Take Command

Program: Take Command

Categories: Utility, Command Shell

Vendor: JP Software

Registration: $70 (download); upgrade from a previous version: $30. Printed manual available separately at $20 (the PDF version is free).

More info and download


This program is a command shell, providing command line functionality to Windows.

If you are not a "power user", then you do need it. If you are one, then you'll find it extremely useful, well worth the price.

The point-and-click Windows metaphor is quick and easy to use, but it has limitations. When less trivial tasks are getting involved, I find myself reverting to the old-fashioned "a man and his command line" way of doing things.

Years ago, when the friendliest feature of DOS was the F3 key, JP Software came up with 4DOS, an easier-to-use and more powerful replacement for the DOS front end (user interface). Mind it: it was not a DOS replacement, just a better front end, but vastly improved: featuring command history, command line editing, command line aliases, additional commands and batch functions or variables. There were a few hundred improvements over the built-in COMMAND.COM of DOS; too many to list or to remember.

Take Command does everything 4DOS did (that program is still being supported and updated), and does it in style. For fifteen years or so JP Software manages to stay not just a step, but several steps ahead of Microsoft.

Take Command has a very wide spectrum of commands (upward-compatible with DOS or the Windows XP command window), can execute both DOS and Windows programs, and the batches (scripts) for Take Command can use the Windows graphic interface. Of course, the program knows how to handle the 32-bit Windows long file names, and works OK under all Windows from 95 to XP (there is even a version for OS2 available).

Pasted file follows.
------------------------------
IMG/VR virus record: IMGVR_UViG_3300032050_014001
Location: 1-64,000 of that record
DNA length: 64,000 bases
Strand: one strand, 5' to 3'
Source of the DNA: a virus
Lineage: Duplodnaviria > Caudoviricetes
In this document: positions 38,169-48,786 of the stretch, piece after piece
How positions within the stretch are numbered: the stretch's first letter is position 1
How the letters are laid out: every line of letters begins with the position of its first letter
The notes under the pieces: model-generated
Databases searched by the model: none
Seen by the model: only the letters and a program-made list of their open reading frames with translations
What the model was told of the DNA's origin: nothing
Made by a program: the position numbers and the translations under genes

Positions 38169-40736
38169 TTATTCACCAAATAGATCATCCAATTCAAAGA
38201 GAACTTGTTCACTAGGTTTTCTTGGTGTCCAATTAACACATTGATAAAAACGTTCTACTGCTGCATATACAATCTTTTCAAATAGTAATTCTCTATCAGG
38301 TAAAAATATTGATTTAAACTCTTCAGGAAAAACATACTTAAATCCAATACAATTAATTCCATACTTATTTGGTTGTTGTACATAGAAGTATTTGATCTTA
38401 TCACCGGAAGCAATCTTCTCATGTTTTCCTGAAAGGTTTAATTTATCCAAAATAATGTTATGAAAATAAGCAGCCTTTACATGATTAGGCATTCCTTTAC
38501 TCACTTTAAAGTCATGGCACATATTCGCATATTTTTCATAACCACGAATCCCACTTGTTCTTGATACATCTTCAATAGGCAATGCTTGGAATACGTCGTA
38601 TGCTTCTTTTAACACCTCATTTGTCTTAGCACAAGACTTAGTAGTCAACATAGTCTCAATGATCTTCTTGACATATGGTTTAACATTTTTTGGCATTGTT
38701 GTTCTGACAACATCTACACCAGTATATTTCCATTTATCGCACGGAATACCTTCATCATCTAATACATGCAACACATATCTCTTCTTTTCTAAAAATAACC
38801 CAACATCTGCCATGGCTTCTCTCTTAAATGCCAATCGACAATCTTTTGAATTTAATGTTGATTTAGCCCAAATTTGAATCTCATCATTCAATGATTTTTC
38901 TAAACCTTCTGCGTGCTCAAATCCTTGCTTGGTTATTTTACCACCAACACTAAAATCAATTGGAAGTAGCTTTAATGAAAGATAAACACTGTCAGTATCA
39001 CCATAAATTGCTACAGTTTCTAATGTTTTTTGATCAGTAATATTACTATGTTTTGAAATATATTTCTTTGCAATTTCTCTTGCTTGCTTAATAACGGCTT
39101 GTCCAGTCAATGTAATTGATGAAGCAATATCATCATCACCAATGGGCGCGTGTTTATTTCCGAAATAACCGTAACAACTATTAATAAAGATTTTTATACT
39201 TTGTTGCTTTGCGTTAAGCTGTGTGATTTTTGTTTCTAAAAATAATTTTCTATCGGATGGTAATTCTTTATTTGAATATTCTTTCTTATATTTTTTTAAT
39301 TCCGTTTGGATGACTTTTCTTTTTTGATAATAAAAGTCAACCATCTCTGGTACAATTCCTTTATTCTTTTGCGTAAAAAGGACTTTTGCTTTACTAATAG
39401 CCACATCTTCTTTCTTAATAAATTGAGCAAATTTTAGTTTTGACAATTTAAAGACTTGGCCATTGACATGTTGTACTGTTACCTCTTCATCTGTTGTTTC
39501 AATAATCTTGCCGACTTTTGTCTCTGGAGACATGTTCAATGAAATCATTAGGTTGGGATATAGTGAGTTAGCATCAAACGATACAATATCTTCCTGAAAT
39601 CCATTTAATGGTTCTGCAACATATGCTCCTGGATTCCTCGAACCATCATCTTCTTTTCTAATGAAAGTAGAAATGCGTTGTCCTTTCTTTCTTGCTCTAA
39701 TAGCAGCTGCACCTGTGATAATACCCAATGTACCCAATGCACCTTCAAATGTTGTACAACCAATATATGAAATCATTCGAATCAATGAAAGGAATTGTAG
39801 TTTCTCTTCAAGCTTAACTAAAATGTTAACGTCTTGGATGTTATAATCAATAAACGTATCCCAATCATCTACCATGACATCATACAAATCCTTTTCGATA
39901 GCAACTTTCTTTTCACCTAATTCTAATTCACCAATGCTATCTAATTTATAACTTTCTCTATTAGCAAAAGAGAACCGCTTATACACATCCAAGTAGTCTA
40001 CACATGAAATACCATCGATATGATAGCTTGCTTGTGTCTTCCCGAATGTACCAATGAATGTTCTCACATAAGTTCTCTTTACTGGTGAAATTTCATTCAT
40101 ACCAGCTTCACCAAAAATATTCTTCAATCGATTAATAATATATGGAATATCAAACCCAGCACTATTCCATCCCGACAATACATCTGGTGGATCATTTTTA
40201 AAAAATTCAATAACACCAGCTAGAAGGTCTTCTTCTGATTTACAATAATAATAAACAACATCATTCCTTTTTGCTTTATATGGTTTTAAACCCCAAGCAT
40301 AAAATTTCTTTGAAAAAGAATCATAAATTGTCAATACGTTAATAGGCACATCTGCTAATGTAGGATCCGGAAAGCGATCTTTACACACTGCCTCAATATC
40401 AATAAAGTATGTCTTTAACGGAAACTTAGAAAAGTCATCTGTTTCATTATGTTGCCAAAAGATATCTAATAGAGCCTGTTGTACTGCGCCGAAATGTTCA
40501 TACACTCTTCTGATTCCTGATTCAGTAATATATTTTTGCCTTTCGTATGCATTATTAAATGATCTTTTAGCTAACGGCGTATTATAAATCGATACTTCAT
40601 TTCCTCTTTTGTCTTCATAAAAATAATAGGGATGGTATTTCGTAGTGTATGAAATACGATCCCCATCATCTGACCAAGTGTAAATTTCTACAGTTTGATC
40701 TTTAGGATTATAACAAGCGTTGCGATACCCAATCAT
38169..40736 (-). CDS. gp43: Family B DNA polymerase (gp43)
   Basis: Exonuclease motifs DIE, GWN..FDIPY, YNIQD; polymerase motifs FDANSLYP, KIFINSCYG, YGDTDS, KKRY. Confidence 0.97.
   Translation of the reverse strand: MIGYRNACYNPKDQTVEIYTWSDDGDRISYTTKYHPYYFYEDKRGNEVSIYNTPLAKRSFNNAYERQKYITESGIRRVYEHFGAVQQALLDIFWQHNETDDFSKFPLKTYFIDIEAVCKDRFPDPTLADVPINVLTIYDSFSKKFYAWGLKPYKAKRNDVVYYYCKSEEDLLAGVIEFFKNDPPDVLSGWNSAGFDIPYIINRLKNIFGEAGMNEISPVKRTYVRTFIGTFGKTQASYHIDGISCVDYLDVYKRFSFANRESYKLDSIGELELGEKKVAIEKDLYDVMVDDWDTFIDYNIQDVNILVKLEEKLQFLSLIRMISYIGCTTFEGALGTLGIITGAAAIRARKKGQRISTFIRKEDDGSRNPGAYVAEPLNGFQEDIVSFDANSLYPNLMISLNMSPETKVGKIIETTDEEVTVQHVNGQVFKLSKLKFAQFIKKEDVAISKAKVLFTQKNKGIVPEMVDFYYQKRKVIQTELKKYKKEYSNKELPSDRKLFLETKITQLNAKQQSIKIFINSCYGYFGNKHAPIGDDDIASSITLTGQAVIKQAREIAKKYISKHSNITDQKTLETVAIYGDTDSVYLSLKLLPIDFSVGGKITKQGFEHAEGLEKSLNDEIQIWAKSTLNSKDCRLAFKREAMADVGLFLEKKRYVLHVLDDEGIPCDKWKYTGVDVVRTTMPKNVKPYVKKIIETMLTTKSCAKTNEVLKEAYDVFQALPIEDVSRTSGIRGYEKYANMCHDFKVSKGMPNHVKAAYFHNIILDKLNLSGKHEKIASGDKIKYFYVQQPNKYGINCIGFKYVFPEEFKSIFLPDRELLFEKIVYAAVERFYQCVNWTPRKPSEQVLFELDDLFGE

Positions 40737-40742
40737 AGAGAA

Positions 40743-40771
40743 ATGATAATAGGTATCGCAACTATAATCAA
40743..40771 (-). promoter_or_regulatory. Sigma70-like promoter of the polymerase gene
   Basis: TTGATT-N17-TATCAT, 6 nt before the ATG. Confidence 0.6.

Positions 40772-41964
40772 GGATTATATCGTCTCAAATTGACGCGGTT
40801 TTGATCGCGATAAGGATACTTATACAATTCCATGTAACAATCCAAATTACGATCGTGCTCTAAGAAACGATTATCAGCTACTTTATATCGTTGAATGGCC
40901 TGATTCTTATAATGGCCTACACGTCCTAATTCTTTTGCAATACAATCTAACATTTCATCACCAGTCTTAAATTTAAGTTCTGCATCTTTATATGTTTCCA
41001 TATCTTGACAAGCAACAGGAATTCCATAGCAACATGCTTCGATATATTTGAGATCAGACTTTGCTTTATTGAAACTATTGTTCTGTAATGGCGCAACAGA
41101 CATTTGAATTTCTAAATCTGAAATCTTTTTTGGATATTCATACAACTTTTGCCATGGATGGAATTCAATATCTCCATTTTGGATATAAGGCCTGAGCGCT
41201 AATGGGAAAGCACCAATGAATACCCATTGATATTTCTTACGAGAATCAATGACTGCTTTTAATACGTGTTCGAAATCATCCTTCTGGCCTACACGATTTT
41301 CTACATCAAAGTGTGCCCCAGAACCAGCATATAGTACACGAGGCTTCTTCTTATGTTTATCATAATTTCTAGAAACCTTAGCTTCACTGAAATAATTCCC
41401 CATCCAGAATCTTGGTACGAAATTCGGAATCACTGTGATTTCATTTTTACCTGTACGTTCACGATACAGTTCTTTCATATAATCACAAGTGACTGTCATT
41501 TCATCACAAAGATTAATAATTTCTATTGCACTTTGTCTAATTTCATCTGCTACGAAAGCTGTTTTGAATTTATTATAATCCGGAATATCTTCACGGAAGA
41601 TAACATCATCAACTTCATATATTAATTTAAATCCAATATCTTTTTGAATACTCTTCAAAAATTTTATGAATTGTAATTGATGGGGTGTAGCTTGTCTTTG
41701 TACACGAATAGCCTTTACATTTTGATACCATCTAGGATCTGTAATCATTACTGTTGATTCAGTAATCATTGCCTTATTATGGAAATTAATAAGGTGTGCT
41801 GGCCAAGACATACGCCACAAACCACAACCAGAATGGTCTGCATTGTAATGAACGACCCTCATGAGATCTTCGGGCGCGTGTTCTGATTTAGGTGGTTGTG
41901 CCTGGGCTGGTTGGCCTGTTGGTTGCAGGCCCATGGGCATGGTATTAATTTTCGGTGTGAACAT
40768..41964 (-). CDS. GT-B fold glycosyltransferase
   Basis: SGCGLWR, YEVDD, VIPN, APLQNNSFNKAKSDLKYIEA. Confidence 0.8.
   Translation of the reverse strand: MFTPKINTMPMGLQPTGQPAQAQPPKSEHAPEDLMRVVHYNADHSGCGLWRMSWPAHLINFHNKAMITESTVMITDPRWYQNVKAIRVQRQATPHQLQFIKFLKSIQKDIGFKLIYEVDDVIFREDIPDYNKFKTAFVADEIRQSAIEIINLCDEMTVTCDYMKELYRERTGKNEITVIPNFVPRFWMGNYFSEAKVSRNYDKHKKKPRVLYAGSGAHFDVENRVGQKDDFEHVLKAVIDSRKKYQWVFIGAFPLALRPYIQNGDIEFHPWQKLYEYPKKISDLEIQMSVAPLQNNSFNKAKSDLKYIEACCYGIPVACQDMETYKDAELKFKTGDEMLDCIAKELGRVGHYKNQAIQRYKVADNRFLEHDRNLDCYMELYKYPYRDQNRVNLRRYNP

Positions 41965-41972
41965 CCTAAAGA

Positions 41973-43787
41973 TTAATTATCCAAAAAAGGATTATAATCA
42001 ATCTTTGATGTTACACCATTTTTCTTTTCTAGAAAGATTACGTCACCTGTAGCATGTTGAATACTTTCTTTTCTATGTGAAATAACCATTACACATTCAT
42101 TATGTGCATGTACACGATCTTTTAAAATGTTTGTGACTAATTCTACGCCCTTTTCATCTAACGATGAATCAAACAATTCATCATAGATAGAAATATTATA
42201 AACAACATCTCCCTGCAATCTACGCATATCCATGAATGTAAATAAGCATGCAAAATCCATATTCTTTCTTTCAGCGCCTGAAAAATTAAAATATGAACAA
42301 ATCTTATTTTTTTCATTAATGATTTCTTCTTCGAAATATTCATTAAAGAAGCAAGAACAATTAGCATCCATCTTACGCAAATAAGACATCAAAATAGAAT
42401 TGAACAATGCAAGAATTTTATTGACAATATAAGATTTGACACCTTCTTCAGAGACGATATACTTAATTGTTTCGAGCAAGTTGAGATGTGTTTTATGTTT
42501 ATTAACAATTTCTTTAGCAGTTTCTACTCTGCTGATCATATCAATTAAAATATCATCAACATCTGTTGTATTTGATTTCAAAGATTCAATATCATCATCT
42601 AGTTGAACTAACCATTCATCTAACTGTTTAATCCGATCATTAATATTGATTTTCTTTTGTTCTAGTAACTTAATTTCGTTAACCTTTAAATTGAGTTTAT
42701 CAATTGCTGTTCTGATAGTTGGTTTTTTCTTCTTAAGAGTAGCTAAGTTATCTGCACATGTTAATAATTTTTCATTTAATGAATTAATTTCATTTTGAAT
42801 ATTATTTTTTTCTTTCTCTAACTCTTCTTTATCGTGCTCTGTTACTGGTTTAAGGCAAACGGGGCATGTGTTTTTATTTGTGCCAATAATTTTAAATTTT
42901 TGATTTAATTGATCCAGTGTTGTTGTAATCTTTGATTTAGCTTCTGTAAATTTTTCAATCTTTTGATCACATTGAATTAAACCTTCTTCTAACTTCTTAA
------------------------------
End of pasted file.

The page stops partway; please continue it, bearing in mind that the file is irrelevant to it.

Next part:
File descriptions (same as in 4DOS) are another feature I find very useful. Of other programs I'm using, Windows Commander and ACDSee use the same description format, so that the descriptions are not lost when I'm copying or moving files. (The Windows Explorer coming with Windows does not know anything about file descriptions, but if you are still using it to manage your files, something is very wrong.)

Of more advanced features, Take Command allows you to treat FTP sites as disk drives in most of file-handling commands. For simple FTP operations this may be an overkill (a good FTP client like Windows Commander will be easier to use), but when used in batch files, this becomes a most powerful feature. Imagine a batch going through your whole directory tree, selecting files based on names, attributes and/or dates, and then uploading them to chosen multiple servers. Try to automate this with any FTP client program, and you will know what I mean.

In any case, with Take Command I can do many things which under Windows would be difficult, inconvenient or impossible to do. It also is very configurable.

In many cases, a 10-20 line batch file may replace a separate Windows application dedicated to a particular task. Have you seen those $20 file-renaming programs?

As a matter of fact, I'm using Take Command batches to automate packaging of all my shareware programs (directory cleanup, file renaming, time-stamping and archiving as zip files), and to make backups of the source code. This use alone justifies the registration expense. My company also uses the program to automate the process of preparing software distribution packages.

A warning: Take Command is not just a handy trinket. It may become one of the most powerful tools you put on your system, but only when you invest in learning the less-than-trivial commands, their parameters, variables and functions. Having used TC since Windows 3.1, I think I'm still utilizing less than 10% of its capabilities.

The only bad thing I can say about this program is that it seems to be rather overpriced, and the upgrades are not free. But for a power user this is a price for being in complete control.

Update: The latest major release is Version 5.0 of March, 2003 (following v3.01A of January, 2002). There is nothing in it which would make the upgrade really significant (as suggested by the jump in version number), but this is a very mature product and trying to add new features just for the fun of it would not be a right step.


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Posted 1997/09/08; last updated 2003/08/18 Copyright © 1997-2003 by J. Andrzej Wrotniak.